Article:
POSTEROUS
    Drag, drop, e-mail and forget it. You are a blogger!!!

  2. Tavia Ritter

    June 18, 2010 at 4:07 pm

    This article was PERFECT timing as I am currently in the process of learning about all of these. The only thing I have to add from my research is that Active Rain DOES allow exposure to the public IF you pay a fee. So, while the ‘members only’ is FREE, the exposure that gets you the powerful SEO-Cred & consumer interaction will cost you. But…it’s a GREAT place to get started, if only for the peer interaction!

    • LesleyLambert

      June 21, 2010 at 11:07 am

      I agree that Active Rain is great for peer to peer advice and interaction. Without an outside blog (paid) I don’t think it works well for reaching clientele.

      • Tavia Ritter

        June 21, 2010 at 11:12 am

        Honestly, I think if they are just starting out in writting a blog to communicate with clients, then they may be doing it for the wrong reason.
        Will they eventually find an audience (or will the audience find you) sure they will. But the more immediate purpose for a begining blogger would be the search engine optimization that a blog can lend in terms of long-tail searches, key word searches that point back to your blog that will ultimatly land the potential consumer on your website as well. (and hopefully, once there, they register and become a client).

  3. Jonathan Benya

    June 18, 2010 at 4:25 pm

    Posterous is by far easiest, but really, for a great looking site, there’s no better option than wordpress, IMHO

  4. Lani Rosales

    June 18, 2010 at 4:50 pm

    For SEO and licensing purposes, I don’t believe in someone else (like Posterous) owning your content, but that’s just my one cent 😉

    That said, I have a Posterous for my humor blog because it’s simple and it’s for fun. All of our businesses run on WordPress.org with URLs we host and own. Think rent vs. own.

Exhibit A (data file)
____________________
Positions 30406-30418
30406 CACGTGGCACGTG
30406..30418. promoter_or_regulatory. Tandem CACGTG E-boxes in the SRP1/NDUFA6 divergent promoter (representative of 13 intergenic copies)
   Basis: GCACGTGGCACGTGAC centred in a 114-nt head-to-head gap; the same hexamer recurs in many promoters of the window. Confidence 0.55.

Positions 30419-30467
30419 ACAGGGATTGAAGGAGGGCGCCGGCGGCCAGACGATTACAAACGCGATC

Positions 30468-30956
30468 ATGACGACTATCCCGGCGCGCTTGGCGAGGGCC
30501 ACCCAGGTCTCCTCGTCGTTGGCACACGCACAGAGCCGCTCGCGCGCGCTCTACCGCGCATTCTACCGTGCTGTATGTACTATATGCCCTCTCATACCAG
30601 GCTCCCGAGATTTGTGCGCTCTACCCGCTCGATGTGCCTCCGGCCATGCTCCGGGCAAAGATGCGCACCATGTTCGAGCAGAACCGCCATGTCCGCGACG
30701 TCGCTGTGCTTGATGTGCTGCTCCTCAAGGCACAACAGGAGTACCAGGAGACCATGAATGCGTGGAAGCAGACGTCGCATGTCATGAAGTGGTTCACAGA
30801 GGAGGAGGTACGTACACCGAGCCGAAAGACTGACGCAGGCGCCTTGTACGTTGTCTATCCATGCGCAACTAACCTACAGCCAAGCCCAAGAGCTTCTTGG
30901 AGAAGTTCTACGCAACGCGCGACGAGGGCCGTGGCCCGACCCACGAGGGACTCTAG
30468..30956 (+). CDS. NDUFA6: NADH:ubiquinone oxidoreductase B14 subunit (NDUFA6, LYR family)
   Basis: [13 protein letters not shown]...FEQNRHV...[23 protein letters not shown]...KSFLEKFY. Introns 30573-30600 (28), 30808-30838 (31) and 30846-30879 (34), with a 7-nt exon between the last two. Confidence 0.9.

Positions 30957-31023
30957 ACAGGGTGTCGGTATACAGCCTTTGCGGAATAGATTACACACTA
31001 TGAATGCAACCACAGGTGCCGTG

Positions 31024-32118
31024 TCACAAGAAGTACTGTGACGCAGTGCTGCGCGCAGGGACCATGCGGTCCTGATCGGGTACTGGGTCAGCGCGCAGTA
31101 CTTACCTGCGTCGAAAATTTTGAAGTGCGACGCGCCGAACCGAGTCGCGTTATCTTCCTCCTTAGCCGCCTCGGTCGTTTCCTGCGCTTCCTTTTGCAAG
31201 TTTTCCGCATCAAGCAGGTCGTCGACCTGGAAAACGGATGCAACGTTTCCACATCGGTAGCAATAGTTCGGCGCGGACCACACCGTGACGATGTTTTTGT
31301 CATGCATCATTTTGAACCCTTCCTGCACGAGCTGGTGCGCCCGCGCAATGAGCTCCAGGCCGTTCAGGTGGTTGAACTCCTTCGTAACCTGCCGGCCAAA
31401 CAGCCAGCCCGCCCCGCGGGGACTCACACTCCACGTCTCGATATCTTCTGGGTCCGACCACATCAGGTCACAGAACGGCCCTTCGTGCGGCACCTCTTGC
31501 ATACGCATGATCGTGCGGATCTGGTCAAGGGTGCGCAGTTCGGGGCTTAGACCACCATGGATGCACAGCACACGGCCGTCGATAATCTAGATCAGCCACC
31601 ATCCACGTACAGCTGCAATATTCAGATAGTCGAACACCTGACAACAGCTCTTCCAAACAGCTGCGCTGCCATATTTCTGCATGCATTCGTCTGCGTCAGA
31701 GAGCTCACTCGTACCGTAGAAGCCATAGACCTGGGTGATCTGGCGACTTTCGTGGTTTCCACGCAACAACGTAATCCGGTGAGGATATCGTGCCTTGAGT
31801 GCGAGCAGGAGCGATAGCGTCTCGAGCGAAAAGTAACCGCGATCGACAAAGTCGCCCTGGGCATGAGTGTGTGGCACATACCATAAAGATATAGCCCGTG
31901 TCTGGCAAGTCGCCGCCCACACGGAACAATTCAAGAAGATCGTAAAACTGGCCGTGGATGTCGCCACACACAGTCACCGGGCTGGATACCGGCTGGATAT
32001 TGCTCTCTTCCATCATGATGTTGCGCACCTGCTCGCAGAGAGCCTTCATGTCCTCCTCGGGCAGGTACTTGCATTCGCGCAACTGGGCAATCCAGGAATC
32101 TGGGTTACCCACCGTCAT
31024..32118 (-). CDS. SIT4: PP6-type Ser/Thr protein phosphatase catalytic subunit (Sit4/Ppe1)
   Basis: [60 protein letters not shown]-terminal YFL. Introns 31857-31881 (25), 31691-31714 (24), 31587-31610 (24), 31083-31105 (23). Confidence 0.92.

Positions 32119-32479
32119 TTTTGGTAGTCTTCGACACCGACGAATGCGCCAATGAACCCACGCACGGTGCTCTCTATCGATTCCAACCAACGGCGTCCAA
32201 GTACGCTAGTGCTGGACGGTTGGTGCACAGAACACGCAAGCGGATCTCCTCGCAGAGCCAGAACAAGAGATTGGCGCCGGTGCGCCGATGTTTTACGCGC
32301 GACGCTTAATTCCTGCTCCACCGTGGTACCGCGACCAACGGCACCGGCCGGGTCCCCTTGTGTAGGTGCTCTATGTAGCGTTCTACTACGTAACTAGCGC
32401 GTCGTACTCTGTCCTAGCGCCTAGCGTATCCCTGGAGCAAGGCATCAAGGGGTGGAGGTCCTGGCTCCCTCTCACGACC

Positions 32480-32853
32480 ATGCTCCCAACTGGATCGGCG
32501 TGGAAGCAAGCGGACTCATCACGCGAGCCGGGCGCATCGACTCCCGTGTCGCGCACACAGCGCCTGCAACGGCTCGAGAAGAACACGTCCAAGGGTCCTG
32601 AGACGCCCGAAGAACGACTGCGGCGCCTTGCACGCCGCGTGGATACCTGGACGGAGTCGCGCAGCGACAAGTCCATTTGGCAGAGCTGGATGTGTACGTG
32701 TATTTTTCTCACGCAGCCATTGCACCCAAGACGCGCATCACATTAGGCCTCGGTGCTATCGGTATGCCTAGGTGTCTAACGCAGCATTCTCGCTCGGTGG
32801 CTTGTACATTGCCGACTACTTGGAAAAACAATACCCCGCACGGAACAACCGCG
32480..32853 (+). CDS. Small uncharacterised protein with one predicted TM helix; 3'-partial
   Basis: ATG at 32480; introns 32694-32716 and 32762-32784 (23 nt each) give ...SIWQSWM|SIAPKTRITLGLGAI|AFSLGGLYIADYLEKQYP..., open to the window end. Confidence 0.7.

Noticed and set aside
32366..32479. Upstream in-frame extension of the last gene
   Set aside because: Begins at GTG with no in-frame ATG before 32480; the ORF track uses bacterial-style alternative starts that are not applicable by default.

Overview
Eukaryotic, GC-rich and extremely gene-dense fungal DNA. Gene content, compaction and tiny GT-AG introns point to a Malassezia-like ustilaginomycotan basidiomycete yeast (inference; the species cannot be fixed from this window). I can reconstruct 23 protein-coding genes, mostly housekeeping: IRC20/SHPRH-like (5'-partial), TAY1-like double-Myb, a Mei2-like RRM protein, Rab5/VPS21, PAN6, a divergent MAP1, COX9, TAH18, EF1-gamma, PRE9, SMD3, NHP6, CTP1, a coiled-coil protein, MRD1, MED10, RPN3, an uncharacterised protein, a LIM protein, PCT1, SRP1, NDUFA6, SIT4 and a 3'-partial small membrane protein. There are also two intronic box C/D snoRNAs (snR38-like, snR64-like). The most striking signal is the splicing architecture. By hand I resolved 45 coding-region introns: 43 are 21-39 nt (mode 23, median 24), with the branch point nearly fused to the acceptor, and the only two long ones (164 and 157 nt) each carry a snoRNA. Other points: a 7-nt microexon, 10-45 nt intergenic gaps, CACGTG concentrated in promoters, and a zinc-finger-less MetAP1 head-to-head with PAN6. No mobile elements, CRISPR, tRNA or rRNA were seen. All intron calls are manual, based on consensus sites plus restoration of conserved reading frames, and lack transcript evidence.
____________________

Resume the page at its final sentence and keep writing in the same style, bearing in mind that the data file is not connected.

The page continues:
5. An Bui, DocuSign Social Media

    June 18, 2010 at 6:16 pm

    Lani brings up a good point. However, if the goal of your blog is to drive traffic to your sites, provide context as to who you are / services you provide and you need links…

    Posterous is do-follow. For right now. Posterous is great for a supplemental blog – content you create for link juice to your real blog or site.

    That’s why I love posterous. To riff off Lani – think vacation home vs. primary residence.

  6. Tassia Bezdeka

    June 18, 2010 at 7:45 pm

    Generally I recommend our agents head to Blogger just for the ease of use (which has changed since the release of our new agent websites, with built in blog platforms).

    Also, there’s nothing wrong with outsourcing WordPress design, as that’s really where the learning curve hits heavy. As far as the actual blogging goes, it’s a fairly streamlined system.

  7. Fred Romano

    June 18, 2010 at 10:21 pm

    This is really a “no brainer” answer – WordPress is hands down the best blogging software on the planet. I can’t image using anything else, and to be quite frank, I wouldn’t be in business without it!

    Although I am a geek and not the “typical” Realtor, it’s still easy enough for most to get a great design with minimal learning. Of course if you have someone customize your site (like mine) then it will make a huge difference. I do all my own designing because I am anal and like to control every detail 🙂

  8. Sean Dawes

    June 18, 2010 at 11:58 pm